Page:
Dir. Francis D. Lyon, 1969, R, 95 min, 35mm
RZ 9/14
One actor I can never get enough of is Adam West, who became a self parody even more quickly than William Shatner. And like Shatner, he always approaches a part in the broadest possible way. Outside of the BATMAN series, West has played few leads, which is unfortunate because he can be a very entertaining performer. Here he’s supernaturally tough and cool as a former mercenary who’s trying to walk the straight and narrow as a nightclub owner until he gets drawn back into the killing business by some unsavory mob types. There’s also an anti-communist, pro-CIA slant to the plot which feels very ‘50s, even though this was made during the sick sick sixties. With the beautiful Nancy Kwan, Robert Alda and a cast of familiar faces, as well as some raging live musical numbers. Not to be confused with Mario Bava’s earlier film of the same name. (Lars)

Dir. Michael Rae, 1978, PG, 85 min, 35mm
RZ 9/21
The best escapist films are the ones that allow us to vicariously live out our fantasies. Who of us wouldn’t want to find a high-tech alien laser blaster in the desert and use it to turn everything and everyone that offends us into sky-high fireballs? And I’d like to take a second here to amplify the fact that when something blows up in this movie (and it will), it does so in a gargantuan, endlessly billowing cyclone of deadly flames, a veritable demonstorm of earth-rendingly explosive combustion sending monstrous mushroom clouds a thousand feet into the air, not only destroying all life in the vicinity, but also any conditions that might support life in the future. But back to the plot: when ostracized teen Billy finds an alien amulet and laser weapon in the desert he can’t believe his luck, but soon the alien radiation warps his brain and he becomes a green-faced killing machine who turns his suburban hometown into a postapocalyptic ruin as he settles petty teenage scores with deadly force and an overkill ratio of about one thousand billion to one. Prepare for explosion after explosion after deeply satisfying explosion. As far as we’re concerned, the environmental devastation caused by the production of this film was WORTH IT! (Lars)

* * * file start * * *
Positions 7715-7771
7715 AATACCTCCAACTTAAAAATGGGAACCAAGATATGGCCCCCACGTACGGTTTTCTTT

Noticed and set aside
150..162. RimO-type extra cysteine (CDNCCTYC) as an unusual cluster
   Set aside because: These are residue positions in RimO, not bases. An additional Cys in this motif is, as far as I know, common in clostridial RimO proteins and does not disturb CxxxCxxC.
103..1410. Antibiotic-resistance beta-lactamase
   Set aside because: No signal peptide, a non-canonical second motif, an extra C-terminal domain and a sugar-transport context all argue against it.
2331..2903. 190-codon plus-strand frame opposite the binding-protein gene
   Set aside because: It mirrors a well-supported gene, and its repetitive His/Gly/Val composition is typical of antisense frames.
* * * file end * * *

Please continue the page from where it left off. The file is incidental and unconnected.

Dir. Jess Franco 1974, R, 98 min, 35mm
RZ 9/28
Nunsploitation’s finest hour and a half. The great, misunderstood, but undeniably gifted Jess Franco is the most prolific filmmaker of all time (over 200 so far and still cranking them out). And for as long as he’s been making movies he has been derided, dismissed and most of all ignored by virtually all mainstream critics. But such notables as Fritz Lang, Orson Welles, Pedro Almodóvar and Quentin Tarantino have sung his praises and over the past few years his inexpensive and surreal visual aesthetic has gained him many new adherents. Make up your own mind about Franco: genius, hack, or both but by all means don’t miss it. It’s a visually arresting, delirious kaleidoscope of sex, torture and sacrilege replete with the foxiest nuns you’ve ever seen, all set to the accompaniment of grossly incongruous screaming psychedelic guitar music. (Lars)

Dir. John Landis, 1977, R, 83 min, 35mm
RZ 10/5